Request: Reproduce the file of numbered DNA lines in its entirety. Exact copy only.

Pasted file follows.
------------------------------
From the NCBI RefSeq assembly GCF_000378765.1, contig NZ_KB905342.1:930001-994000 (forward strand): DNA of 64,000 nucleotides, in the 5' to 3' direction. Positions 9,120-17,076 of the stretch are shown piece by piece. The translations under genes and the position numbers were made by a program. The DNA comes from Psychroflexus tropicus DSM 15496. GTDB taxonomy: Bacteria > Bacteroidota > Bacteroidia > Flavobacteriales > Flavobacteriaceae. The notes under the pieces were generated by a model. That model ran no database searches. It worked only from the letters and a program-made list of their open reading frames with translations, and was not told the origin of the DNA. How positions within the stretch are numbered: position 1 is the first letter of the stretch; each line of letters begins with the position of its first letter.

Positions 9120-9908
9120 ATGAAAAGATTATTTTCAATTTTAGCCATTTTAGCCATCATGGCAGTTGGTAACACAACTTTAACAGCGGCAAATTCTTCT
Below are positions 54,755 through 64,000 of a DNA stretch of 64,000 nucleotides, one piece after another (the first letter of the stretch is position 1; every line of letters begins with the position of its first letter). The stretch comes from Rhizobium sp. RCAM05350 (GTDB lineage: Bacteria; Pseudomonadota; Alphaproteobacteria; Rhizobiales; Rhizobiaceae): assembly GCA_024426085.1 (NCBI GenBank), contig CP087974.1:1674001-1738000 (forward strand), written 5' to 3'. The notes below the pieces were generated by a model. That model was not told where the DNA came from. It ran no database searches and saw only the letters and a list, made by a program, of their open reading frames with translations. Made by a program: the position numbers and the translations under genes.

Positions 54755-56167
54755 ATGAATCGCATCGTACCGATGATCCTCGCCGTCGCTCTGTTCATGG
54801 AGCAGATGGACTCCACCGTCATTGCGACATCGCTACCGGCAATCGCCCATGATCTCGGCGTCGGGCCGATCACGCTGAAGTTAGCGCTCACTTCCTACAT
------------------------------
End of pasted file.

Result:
From the NCBI RefSeq assembly GCF_000378765.1, contig NZ_KB905342.1:930001-994000 (forward strand): DNA of 64,000 nucleotides, in the 5' to 3' direction. Positions 9,120-17,076 of the stretch are shown piece by piece. The translations under genes and the position numbers were made by a program. The DNA comes from Psychroflexus tropicus DSM 15496. GTDB taxonomy: Bacteria > Bacteroidota > Bacteroidia > Flavobacteriales > Flavobacteriaceae. The notes under the pieces were generated by a model. That model ran no database searches. It worked only from the letters and a program-made list of their open reading frames with translations, and was not told the origin of the DNA. How positions within the stretch are numbered: position 1 is the first letter of the stretch; each line of letters begins with the position of its first letter.

Positions 9120-9908
9120 ATGAAAAGATTATTTTCAATTTTAGCCATTTTAGCCATCATGGCAGTTGGTAACACAACTTTAACAGCGGCAAATTCTTCT
Below are positions 54,755 through 64,000 of a DNA stretch of 64,000 nucleotides, one piece after another (the first letter of the stretch is position 1; every line of letters begins with the position of its first letter). The stretch comes from Rhizobium sp. RCAM05350 (GTDB lineage: Bacteria; Pseudomonadota; Alphaproteobacteria; Rhizobiales; Rhizobiaceae): assembly GCA_024426085.1 (NCBI GenBank), contig CP087974.1:1674001-1738000 (forward strand), written 5' to 3'. The notes below the pieces were generated by a model. That model was not told where the DNA came from. It ran no database searches and saw only the letters and a list, made by a program, of their open reading frames with translations. Made by a program: the position numbers and the translations under genes.

Positions 54755-56167
54755 ATGAATCGCATCGTACCGATGATCCTCGCCGTCGCTCTGTTCATGG
54801 AGCAGATGGACTCCACCGTCATTGCGACATCGCTACCGGCAATCGCCCATGATCTCGGCGTCGGGCCGATCACGCTGAAGTTAGCGCTCACTTCCTACAT